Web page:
In the recent case of Peepul Capital Fund II LLC v VSoft Holdings LLC [2019] UKPC 47, handed down on 19 December 2019 and available here, the Privy Council (on appeal from Mauritius) upheld the decision of the Supreme Court of Mauritius which refused to set aside an arbitral award on the basis of alleged breaches of natural justice and public policy.

The essence of the appellant’s case was that the sole arbitrator had improperly concluded, based on a submission by the appellant’s counsel at the hearing, that the appellant had abandoned its defence to the claim. Alternatively, it was alleged that the relevant submission by counsel had been preceded by an inappropriate intervention by the sole arbitrator, and this had prevented the appellant from presenting its case. However, the Privy Council rejected these arguments and held that the appellant’s counsel had indeed made such a concession, and that the sole arbitrator’s intervention preceding the concession had been appropriate.

The decision serves as a useful remainder of the high hurdle that an applicant will generally face when attempting to challenge an award on the basis of natural justice or procedural irregularity. The case also highlights an unusual feature of Mauritian arbitration law: decisions of the Mauritius court in respect of challenges to an award may be appealed as of right to the Privy Council.

Background facts

The dispute arose from an equity investment by the respondents (“Investors“) into the appellant (“VSoft“), a company incorporated in Mauritius.

The relationship was governed by an investment agreement, which provided one of the Investors with an option to exit its shareholding in VSoft in exchange for a minimum return on its original purchase price (“Investment Agreement“).

The parties subsequently terminated the Investment Agreement and entered a new agreement under which the Investors agreed to surrender their shares in VSoft for an aggregate sum of US$17 million, which was payable in three tranches and with interest (“Shareholders Agreement“).

The Investors surrendered their shares in VSoft but VSoft failed to pay the tranches due under the Shareholders Agreement.

Arbitration and award

The parties referred their dispute, through an ad hoc agreement, to arbitration in Mauritius before a sole arbitrator.

The parties’ positions were developed through two rounds of pleadings. By the time the arbitration came to hearing, the Investors were only pursuing a claim under the Shareholders Agreement and both parties were asserting in their pleadings that the Investment Agreement had been terminated.

However, during closing submissions at the hearing, counsel for VSoft argued that the Investors had not properly followed the steps under the Shareholders Agreement and the sole arbitrator was therefore required to decide which legal document and which legal regime governed the Investors’ claim for payment.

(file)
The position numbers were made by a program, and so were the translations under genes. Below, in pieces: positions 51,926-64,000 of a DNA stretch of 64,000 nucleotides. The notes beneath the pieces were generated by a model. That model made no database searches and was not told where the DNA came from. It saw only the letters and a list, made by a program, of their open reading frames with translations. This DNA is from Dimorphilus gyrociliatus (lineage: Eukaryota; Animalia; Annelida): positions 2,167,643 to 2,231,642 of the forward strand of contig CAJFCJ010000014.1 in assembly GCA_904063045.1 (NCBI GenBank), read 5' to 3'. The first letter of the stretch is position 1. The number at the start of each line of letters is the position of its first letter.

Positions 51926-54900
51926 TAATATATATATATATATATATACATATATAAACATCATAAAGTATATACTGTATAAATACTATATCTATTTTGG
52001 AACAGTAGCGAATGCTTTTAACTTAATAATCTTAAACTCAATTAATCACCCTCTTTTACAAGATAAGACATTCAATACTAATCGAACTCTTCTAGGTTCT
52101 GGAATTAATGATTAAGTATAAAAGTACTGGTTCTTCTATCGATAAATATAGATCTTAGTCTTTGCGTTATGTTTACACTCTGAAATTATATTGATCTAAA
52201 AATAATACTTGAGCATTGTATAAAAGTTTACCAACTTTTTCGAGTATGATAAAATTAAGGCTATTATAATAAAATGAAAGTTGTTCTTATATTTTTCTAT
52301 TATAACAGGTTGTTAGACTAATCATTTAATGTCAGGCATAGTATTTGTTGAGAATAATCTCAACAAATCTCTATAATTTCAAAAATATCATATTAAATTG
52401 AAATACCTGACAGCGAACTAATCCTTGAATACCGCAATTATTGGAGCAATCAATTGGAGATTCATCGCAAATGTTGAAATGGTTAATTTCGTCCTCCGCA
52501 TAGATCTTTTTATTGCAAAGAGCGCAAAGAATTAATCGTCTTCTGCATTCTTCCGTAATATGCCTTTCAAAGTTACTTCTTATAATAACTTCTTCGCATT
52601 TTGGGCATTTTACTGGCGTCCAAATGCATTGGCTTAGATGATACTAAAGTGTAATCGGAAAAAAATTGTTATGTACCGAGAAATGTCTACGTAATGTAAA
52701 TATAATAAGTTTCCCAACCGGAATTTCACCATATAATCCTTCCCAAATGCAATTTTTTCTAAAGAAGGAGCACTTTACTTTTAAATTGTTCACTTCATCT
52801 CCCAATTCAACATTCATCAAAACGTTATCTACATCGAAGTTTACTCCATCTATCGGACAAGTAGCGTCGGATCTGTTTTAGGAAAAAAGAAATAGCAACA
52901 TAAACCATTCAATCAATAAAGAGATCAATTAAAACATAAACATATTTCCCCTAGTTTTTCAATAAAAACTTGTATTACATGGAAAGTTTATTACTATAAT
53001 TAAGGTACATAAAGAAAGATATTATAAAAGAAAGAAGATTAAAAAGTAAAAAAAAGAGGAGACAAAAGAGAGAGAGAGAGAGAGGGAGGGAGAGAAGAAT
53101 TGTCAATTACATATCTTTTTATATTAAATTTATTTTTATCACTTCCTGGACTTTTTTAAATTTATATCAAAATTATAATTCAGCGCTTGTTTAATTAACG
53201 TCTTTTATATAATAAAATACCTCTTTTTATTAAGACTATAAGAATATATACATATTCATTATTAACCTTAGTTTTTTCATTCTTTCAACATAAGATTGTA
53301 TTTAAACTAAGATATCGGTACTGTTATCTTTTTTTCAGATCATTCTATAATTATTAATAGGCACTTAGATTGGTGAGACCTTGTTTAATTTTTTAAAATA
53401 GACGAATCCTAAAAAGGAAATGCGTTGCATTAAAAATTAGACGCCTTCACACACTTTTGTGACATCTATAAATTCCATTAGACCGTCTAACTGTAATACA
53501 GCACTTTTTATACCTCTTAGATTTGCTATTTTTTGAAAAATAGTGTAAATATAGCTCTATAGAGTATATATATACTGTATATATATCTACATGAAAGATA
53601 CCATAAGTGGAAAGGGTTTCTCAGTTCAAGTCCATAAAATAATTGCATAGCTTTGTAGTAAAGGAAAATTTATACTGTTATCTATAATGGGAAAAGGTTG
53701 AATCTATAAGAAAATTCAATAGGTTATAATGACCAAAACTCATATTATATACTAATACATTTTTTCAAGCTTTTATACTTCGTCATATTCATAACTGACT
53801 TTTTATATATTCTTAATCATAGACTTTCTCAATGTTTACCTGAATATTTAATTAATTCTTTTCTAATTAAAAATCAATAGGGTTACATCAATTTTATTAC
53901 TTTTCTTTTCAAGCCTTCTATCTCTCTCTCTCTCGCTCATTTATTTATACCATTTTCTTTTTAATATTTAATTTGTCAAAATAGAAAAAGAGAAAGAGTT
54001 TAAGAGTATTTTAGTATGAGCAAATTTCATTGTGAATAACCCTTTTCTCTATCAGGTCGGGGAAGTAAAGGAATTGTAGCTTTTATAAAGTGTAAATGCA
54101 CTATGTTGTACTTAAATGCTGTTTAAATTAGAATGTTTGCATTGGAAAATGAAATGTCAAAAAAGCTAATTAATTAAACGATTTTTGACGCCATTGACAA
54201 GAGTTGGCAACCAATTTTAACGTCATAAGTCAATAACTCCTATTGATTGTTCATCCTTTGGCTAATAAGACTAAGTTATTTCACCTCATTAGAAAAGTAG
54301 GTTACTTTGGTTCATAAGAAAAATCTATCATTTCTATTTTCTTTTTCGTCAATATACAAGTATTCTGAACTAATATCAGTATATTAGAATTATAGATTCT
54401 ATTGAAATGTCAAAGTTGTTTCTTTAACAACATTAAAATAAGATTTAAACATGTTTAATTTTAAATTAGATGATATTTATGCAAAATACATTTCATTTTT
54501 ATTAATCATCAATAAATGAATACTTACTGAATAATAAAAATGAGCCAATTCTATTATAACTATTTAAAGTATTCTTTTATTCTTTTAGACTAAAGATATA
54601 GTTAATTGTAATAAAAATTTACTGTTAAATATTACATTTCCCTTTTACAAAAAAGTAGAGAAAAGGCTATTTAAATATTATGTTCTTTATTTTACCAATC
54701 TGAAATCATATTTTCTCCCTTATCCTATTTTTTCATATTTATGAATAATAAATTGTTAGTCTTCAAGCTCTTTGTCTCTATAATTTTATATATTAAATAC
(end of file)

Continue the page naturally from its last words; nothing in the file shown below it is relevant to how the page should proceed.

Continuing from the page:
The sole arbitrator intervened to explain his view “for the time being” that counsel’s attempt, for the first time, to argue that VSoft’s liability might arise otherwise than under the Shareholder’s Agreement was contrary to the contemporaneous correspondence. He advised counsel that he should seek instructions from his client on the approach and adjourned the hearing to allow this to occur.

Following the adjournment, counsel for VSoft stated that VSoft did not dispute the Investors’ claim, but did request that the sole arbitrator determine the quantification of the claim. Counsel for the Investors responded by noting VSoft’s abandonment of its defence to the claim and arguing that there could be no dispute as to quantum, save for interest. The main part of the arbitration concluded at this point on the basis that there was no dispute as to VSoft’s liability under the Shareholders Agreement, and the sole arbitrator directed the parties to present written submissions on the narrow point of quantum which remained between them.

In the subsequent written submissions, the Investors submitted their interest calculation but VSoft submitted a quantum calculation based on the repayment of the original investment without reference to the Shareholders Agreement.

The sole arbitrator rendered his award in the Investors’ favour, holding that there was no dispute as to liability (in light of the concession by VSoft’s counsel) and accepting the Investors’ quantification of the claim.

Challenge in Mauritius Supreme Court

VSoft applied to the Supreme Court of Mauritius to set aside the award under section 39(2) of the Mauritius International Arbitration Act 2008 (“MIAA“). The challenge was based on the following grounds:

  • VSoft was not given proper notice of the appointment of an arbitrator or of the arbitral proceedings or was otherwise unable to present its case (section 39(2)(a)(ii));
  • the award was in conflict with the public policy of Mauritius (section 39(2)(b)(ii)); and
  • a breach of the rules of natural justice occurred during the arbitral proceedings or in connection with the making of the award by which the rights of VSoft have been or will be substantially prejudiced (section 39(2)(b)(iv)).